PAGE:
Content By Harish Jose

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By: Harish Jose

Shigeo Shingo is one of my heroes in industrial engineering. He had a great mind that thrived on curiosity. Today I am looking at Shingo’s Whys. This is in contrast to Taiichi Ohno’s 5 Whys method.

Ohno’s 5 Whys method is one of the tools in Toyota Production System to get to the root cause of an issue. When you see a problem, you ask, “Why did that problem happen?” When you get an answer to that question, you then ask, “Why did that problem No. 2 happen?” and so on until you get to the root cause. When you eliminate the root cause, the problem is solved.

This approach assumes a direct and linear cause-and-effect relationship. And depending on the user’s expertise and experience, you can get different results. A tool like 5 Whys is user-dependent and one-dimensional. It is appropriate for necessary causes; it may not be appropriate for sufficient causes. Its usefulness certainly diminishes as complexity increases.

Shingo’s Whys are not in relation to Ohno’s 5 Whys, but another set of questions, known as 5W1H. They are:
1. Who?
2. What?
3. Where?
4. When?
5. Why?
6. How?

Harish Jose’s picture

By: Harish Jose

In today’s column, I am looking at wu wei, which is an important concept detailed in the Chinese classic text, Tao Te Ching. This term is generally translated into English as wu = no, wei = action, or no action. There are other similar concepts in Taosim such as wu shin or no mind.

Alan Watts, the delightful English philosopher described wu wei as “not forcing”:
“The whole conception of nature is as a self-regulating, self-governing, indeed democratic organism. But it has a totality that all goes together, and this totality is the Tao. When we can speak in Taoism of ‘following the course of nature; following the way,’ what it means is more like this: Doing things in accordance with the grain. It doesn’t mean you don’t cut wood, but it means that you cut wood along the lines where wood is most easy to cut, and you interact with other people along lines which are the most genial. And this then is the great fundamental principle which is called wu wei, which is not to force anything. I think that’s the best translation. Some call it ‘not doing,’ ‘not acting, ‘not interfering,’ but ‘not to force’ seems to me to hit the nail on the head. Like don’t ever force a lock; you’ll bend the key or break the lock. You jiggle until it revolves.

Harish Jose’s picture

By: Harish Jose

As readers of my columns know, I am an ardent student of the Toyota Production System (TPS). One of the core philosophies of TPS is kaizen, often translated from Japanese as “continuous improvement.” It is the idea that one should continuously find ways to eliminate nonvalue-adding activities, and in the process develop oneself and others to get better at kaizen. The idea of kaizen begetting more kaizen.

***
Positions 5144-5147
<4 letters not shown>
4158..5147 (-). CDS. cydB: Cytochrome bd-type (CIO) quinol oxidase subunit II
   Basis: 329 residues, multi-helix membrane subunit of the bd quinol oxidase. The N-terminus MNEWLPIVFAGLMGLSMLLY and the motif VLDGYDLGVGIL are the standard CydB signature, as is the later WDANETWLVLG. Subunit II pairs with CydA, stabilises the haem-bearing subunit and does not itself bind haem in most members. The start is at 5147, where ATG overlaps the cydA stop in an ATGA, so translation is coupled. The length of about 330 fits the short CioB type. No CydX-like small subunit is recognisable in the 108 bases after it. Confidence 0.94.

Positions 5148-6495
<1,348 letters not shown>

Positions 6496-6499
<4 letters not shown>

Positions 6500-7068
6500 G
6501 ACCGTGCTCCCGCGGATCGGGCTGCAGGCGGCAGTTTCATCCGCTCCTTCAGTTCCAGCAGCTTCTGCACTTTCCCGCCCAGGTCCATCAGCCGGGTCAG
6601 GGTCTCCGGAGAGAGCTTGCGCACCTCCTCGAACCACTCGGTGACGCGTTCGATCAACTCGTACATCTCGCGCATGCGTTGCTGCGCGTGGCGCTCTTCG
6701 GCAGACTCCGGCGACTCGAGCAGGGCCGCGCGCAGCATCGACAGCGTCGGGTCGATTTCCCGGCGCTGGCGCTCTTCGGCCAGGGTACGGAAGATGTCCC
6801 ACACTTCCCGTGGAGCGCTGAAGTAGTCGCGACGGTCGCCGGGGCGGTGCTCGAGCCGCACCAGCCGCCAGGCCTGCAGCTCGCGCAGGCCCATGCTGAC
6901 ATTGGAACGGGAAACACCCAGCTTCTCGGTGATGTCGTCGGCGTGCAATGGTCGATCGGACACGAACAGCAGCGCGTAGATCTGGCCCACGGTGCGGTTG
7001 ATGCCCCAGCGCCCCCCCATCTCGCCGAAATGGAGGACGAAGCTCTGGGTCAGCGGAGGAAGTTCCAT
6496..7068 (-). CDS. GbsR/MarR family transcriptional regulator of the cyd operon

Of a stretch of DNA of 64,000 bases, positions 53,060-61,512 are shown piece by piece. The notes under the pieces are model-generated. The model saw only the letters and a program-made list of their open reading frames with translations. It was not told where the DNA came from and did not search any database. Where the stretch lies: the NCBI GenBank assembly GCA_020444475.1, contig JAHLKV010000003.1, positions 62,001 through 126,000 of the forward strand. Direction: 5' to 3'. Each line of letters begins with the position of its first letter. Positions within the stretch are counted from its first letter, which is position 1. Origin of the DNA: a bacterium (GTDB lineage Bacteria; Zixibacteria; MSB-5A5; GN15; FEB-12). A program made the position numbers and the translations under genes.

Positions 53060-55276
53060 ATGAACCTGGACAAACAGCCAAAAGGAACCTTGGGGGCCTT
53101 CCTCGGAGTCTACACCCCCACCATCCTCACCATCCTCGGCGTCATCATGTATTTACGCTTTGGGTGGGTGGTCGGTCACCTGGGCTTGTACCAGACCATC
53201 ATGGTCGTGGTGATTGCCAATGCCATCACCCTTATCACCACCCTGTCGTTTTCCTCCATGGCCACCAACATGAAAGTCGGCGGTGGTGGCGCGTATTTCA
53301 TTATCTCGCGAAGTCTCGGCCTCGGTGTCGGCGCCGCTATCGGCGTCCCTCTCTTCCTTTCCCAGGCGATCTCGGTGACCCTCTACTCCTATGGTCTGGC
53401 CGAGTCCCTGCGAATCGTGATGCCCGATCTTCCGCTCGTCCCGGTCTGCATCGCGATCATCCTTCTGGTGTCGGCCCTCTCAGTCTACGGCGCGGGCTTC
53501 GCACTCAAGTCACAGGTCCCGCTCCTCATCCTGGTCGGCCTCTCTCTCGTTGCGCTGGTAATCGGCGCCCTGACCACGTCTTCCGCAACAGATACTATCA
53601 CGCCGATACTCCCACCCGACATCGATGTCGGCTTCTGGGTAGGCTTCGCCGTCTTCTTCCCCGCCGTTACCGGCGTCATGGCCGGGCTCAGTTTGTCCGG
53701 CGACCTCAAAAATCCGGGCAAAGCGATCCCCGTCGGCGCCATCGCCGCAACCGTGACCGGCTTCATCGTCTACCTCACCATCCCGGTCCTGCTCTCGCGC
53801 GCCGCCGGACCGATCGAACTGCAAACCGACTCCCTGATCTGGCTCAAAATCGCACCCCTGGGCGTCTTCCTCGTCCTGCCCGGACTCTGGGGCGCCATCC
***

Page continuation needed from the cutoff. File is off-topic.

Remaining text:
Kaizen is a human capital enrichment philosophy. As Eiji Toyoda, Toyota Motor Corp.’s president from 1967 to 1982, said, “It is people that make things, and so people must be developed before work can start.”

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By: Harish Jose

In today’s column, I’m looking at Weber’s Law. It’s named after Ernst Heinrich Weber (born June 24, 1795, died Jan. 26, 1878), a German physician who was one of the pioneers of experimental psychology. I highly recommend the Numberphile YouTube video that explains this in detail.

A simple explanation of Weber’s Law is that we notice things more at a lower intensity than at a higher intensity. For example, the light from your phone in a dark room may appear very bright to you. At the same time, the light from your phone in a bright room may seem insignificant. This type of perception is logarithmic in nature. This means that a change from 1 to 2 feels about the same as a change from 2 to 4, or 4 to 8. The perception of change for an increment of one unit depends on whether you are experiencing it at a low intensity or a high intensity. At low intensity, a slight change feels stronger.

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By: Harish Jose

It has been a while since I have written about statistics, and I get asked a lot about a way to calculate sample sizes based on reliability and confidence levels. So today I am sharing a spreadsheet that generates an operating characteristic (OC) curve based on your sample size and the number of rejects. The spreadsheet (there's a link to it at the end of this article) should be straightforward to use. Just enter your own data in the required yellow cells.

A good rule of thumb is to use a 95-percent confidence level, which also corresponds to 0.05 alpha. The spreadsheet will plot two curves. One is the standard OC curve, and the other is an inverse OC curve. The inverse OC curve has the probability of rejection on the y axis, and the percent conforming on the x axis. These correspond to confidence level and reliability, respectively.